Vanessa de Largie | The Spectator | April 22, 2021
Once upon a time, many moons ago, sex was sex and a milkshake was a milkshake. Now we’ve moved into this bizarre new world where we speak in metaphors.
Unable to hold a candid conversation about sex with our youth, we confuse them with laughable consent campaigns that cost millions of dollars.
The federal government’s “Respect Matters” educational videos about sexual consent were as confusing as they were bizarre — which is probably why they’ve now been removed.
One of the videos starts with a male voiceover: “To cross into the action zone both people must agree”.
The audience sees a teen girl asking a teen boy if he’d like to try her milkshake — and one would assume this is a euphemism for something erotic and X-rated.
Next thing the teen girl is smearing her milkshake all over his face yelling “drink it, drink it all” (another erotic euphemism, perhaps?)
Mr Voiceover Man speaks again, while the audience sees a diagram on the screen. “This is what we call moving the line, When a person imposes their will on you, it’s as if they were moving the ‘yes line’ over the ‘maybe zone’ ignoring your rich inner world.”
I didn’t think any consent campaign could be worse than the “Consent is like a cup of tea” one. But here we are. It’s frightening!
This is what happens when the Left wants to sanitise sex to the point of no return — where consent apps, written contracts and creepy dialogues hinder the beauty of what once was called sexual exploration.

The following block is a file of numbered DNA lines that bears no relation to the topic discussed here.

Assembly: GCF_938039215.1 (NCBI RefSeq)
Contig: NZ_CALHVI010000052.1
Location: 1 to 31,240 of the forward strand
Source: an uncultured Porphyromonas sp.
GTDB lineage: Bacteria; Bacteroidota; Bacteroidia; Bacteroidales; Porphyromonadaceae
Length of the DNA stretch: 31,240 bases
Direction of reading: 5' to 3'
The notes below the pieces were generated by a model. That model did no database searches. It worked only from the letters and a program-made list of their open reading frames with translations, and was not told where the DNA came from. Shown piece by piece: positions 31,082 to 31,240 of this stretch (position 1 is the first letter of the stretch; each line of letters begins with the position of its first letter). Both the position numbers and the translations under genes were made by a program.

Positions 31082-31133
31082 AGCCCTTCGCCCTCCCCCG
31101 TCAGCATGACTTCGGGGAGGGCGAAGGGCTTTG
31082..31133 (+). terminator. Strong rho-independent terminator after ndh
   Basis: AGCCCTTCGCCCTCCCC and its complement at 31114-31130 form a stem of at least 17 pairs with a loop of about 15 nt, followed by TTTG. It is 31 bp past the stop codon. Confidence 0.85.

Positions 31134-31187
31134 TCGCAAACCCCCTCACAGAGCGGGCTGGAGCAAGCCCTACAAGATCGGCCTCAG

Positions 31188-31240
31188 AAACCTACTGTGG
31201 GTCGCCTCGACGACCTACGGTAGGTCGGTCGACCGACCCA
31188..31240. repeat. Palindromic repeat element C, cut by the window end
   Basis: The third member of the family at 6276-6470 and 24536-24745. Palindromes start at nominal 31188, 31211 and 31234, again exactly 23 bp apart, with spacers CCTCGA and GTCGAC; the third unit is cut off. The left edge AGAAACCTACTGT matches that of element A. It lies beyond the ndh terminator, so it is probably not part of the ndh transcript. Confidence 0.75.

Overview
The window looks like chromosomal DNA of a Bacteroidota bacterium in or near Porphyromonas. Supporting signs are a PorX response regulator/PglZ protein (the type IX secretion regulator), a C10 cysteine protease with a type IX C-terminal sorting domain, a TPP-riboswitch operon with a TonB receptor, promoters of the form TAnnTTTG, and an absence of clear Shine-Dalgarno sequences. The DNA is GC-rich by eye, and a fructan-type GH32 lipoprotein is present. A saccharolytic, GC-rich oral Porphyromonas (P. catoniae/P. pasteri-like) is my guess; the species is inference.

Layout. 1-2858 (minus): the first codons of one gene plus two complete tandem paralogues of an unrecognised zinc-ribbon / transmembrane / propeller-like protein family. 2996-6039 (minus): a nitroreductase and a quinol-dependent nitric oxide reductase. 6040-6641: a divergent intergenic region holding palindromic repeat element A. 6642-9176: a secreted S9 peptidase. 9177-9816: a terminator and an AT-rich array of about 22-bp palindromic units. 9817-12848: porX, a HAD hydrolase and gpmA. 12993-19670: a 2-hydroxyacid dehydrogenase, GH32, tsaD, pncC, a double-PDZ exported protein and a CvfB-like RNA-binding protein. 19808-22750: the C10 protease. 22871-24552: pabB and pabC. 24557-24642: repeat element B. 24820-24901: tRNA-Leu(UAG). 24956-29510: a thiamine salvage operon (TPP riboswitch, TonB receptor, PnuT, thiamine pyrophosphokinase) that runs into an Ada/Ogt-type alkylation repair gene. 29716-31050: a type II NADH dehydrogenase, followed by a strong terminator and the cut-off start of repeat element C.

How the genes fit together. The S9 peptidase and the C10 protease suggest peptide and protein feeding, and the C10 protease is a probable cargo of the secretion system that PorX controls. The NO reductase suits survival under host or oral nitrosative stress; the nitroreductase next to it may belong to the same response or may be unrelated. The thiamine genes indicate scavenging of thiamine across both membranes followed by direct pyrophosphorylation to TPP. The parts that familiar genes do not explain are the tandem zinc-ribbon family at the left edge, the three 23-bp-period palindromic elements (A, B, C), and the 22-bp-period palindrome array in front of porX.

I recently watched a talk on YouTube between Jordan Peterson and former deputy prime minister, John Anderson where they discussed consent.
You have this strange thing, especially on the radical Left which is unbelievably paradoxical where absolutely every form of sexual expression imaginable is 100% permissable because sex is fine but it’s so dangerous that while you’re dancing at a Princeton mixer, you have to ask them two or three times if it’s okay for you to continue. And if you have sex and regret it the next day, thats evidence that it’s not consensual. We want to be able to do whatever we want with whoever we want whenever we want with no consequences AND we want there never to be any trouble with consent.
What confuses me the most (and I say this as a sexually liberated woman and sexual assault survivor). What about the non-verbal cues we give during the lead-up to sex? And how is it possible to monitor them without having CCTV installed? And seeing that consent is so blurry when we are inebriated, maybe we should ban drunk bonking altogether?
Instead of focusing on sexual consent perhaps we should focus on our deep sexual repression and alcohol consumption. That would be far more valuable for our kids.